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Death of a young friend

(8 Posts)
Gingergirl Mon 06-Jan-20 16:23:07

How does one make sense of a young (30s) person passing away? A very long term family friend. It was from cancer and must be affecting the younger members of our family more than me as they have lost a very close and dear friend and yet...a few months on and I feel as desperate and depressed about it as I did on day one. Guilty of feeling this way as well because I’m not the parent, brother, sister, close friend...all of whom must be going through a living hell. How can life be this cruel? How have others coped with this? I just can’t seem to make sense of it at the moment. I suppose I’ve just lost my trust in life.

Luckygirl Mon 06-Jan-20 16:59:44

How very sad - no wonder it feels as though your foundations have been shaken. And the fact that you know it must be worse for close family does not make your feelings any less valid or understandable.

Life can be really tough - especially when deaths occur that feel out of the natural order of things.

All we can do it take life as it is and find joy in those things that are beautiful around us.

It is OK for you to be sad. flowers

dragonfly46 Mon 06-Jan-20 17:21:26

I understand this as I was equally devastated when a friend's 17 year old daughter died in a car accident. It just seemed so unfair and such a waste.

I think it is quite normal to feel this way. flowers

Ellianne Mon 06-Jan-20 17:43:15

It is so very hard to make sense of it Gingergirl and I'm not sure you ever will.

Our daughter's best friend died when she was just 19 years old. I was asked to read at her funeral because I had been her Headmistress as well as taking her on school trips etc. I just couldn't do it, I loved her too much and even now I feel guilty that I couldn't hold it together for her. When you feel that upset you do feel desperate.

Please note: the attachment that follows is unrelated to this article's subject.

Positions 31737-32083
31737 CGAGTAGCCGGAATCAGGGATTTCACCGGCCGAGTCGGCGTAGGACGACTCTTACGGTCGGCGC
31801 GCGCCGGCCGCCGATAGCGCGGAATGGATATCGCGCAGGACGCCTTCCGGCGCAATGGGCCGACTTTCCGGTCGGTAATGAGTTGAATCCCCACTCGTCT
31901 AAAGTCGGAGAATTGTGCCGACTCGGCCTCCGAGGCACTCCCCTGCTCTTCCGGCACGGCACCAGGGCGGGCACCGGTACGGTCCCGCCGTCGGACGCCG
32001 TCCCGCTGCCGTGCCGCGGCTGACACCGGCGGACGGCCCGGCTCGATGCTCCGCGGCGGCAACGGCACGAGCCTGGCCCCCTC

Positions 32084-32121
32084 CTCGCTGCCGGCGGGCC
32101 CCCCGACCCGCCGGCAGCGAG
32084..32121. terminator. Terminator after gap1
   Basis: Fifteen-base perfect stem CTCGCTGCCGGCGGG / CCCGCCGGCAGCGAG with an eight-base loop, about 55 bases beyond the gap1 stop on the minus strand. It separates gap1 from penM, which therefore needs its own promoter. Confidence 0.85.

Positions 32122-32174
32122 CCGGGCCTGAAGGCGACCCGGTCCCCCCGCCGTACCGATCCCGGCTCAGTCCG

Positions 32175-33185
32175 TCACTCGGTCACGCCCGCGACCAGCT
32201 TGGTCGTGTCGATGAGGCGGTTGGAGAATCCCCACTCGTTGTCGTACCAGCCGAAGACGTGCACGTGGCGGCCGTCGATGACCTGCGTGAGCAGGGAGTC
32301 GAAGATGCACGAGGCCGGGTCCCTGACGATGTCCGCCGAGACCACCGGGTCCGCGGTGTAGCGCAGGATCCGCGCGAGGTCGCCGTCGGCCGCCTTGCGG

I only turned the corner about 6 years later when our DD gave her wedding bouquet to her best friend's mother as a symbol of their childhood friendship.

Yes, life can be very cruel.

KatyK Mon 06-Jan-20 17:49:51

So sorry. It's hard. My nephew died at 16, my brother at 24. Both times it was horrendous.

Hetty58 Mon 06-Jan-20 18:03:15

Two children died in my extended family. One, aged four, didn't survive an operation for a hole in the heart. Another, aged two, from Tay-Sachs.

They had very short but happy lives. It's some comfort to realise that they avoided all the potential pain, loneliness and disability of a longer life. They did miss all the happiness too but they were so very loved, protected and secure while they were with us. It's the quality of life that really counts, not the length of it.

morethan2 Mon 06-Jan-20 20:08:21

I can’t make any sense of it either Gingergirl it’s so sad isn’t it. My sweet little 7year old granddaughter recently asked me “why isn’t the doctors medicine making my mummy better” I took the 10 year old shopping with her Christmas money and she told me she wished her mum was like other mums and then she could go shopping with her rather than me. I could cry bitter tears as I watch this young vibrant women suffer so much. It’s worse than cruel. I feel like you that her, my son, the children, her devoted parents and family have more right to be sad than me but I just feel so incredibly distraught and at times overwhelmingly distressed at having to witness such devastation being inflicted on lovely innocent people. I expect it’s the same for you. It’s Okay to be sad when we witness people suffer.

Gingergirl Mon 06-Jan-20 21:23:57

Thank you for your replies, which are very humbling. Sometimes it’s just not possible to resolve something, I guess, even though we try so hard to. I was reading a book recently and in it, was the phrase, ‘let the broken cup be a broken cup’. It’s very hard to just accept things when they’re so imperfect and there’s so much suffering, but there seems no way round it. We all just have to bear the pain I think.